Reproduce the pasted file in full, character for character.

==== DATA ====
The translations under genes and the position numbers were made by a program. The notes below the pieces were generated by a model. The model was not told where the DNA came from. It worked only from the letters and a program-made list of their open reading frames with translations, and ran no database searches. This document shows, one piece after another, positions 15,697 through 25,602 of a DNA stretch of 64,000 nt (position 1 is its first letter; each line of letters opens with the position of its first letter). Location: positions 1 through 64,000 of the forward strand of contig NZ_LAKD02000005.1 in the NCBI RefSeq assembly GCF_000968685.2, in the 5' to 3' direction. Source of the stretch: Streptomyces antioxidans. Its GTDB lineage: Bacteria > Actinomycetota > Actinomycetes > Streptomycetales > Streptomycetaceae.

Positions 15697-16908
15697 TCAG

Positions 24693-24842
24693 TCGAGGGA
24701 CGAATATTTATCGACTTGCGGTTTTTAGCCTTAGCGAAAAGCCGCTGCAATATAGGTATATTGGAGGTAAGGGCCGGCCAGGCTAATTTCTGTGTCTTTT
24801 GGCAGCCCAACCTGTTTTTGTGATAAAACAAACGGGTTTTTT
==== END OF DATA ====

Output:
The translations under genes and the position numbers were made by a program. The notes below the pieces were generated by a model. The model was not told where the DNA came from. It worked only from the letters and a program-made list of their open reading frames with translations, and ran no database searches. This document shows, one piece after another, positions 15,697 through 25,602 of a DNA stretch of 64,000 nt (position 1 is its first letter; each line of letters opens with the position of its first letter). Location: positions 1 through 64,000 of the forward strand of contig NZ_LAKD02000005.1 in the NCBI RefSeq assembly GCF_000968685.2, in the 5' to 3' direction. Source of the stretch: Streptomyces antioxidans. Its GTDB lineage: Bacteria > Actinomycetota > Actinomycetes > Streptomycetales > Streptomycetaceae.

Positions 15697-16908
15697 TCAG

Positions 24693-24842
24693 TCGAGGGA
24701 CGAATATTTATCGACTTGCGGTTTTTAGCCTTAGCGAAAAGCCGCTGCAATATAGGTATATTGGAGGTAAGGGCCGGCCAGGCTAATTTCTGTGTCTTTT
24801 GGCAGCCCAACCTGTTTTTGTGATAAAACAAACGGGTTTTTT